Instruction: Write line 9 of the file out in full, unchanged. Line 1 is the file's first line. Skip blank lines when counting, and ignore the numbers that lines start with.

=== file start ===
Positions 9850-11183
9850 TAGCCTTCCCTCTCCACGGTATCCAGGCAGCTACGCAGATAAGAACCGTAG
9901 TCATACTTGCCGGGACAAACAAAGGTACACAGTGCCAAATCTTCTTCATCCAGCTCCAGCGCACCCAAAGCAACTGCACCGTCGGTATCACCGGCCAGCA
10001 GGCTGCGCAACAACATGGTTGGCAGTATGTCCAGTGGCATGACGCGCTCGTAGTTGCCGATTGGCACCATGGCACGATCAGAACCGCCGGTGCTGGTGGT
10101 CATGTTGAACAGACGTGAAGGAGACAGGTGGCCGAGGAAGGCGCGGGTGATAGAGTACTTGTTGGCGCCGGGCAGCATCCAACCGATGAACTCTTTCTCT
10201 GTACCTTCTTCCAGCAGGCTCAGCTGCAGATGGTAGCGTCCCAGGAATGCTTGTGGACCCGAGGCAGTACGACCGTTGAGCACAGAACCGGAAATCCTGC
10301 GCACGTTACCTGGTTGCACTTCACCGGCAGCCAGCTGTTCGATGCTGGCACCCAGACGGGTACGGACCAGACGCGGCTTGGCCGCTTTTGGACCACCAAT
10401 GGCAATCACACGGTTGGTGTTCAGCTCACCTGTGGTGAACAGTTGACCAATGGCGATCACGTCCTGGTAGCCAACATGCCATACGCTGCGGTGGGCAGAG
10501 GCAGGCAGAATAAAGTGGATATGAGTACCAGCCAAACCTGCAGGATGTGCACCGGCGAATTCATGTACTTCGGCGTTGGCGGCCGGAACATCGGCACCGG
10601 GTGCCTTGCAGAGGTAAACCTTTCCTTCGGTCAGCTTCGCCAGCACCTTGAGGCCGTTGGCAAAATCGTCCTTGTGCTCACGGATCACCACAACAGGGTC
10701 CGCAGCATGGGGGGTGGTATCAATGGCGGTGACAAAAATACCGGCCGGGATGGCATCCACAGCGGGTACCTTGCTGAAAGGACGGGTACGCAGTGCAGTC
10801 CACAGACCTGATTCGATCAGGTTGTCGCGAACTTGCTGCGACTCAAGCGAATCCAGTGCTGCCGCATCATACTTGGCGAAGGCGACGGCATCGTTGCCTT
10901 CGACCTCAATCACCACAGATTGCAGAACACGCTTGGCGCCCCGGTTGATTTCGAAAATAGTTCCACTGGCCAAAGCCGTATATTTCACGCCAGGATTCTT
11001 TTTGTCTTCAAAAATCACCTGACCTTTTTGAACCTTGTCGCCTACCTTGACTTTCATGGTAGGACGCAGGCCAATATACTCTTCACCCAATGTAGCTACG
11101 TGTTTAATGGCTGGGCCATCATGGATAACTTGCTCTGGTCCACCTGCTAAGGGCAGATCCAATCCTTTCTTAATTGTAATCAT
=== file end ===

10501 GCAGGCAGAATAAAGTGGATATGAGTACCAGCCAAACCTGCAGGATGTGCACCGGCGAATTCATGTACTTCGGCGTTGGCGGCCGGAACATCGGCACCGG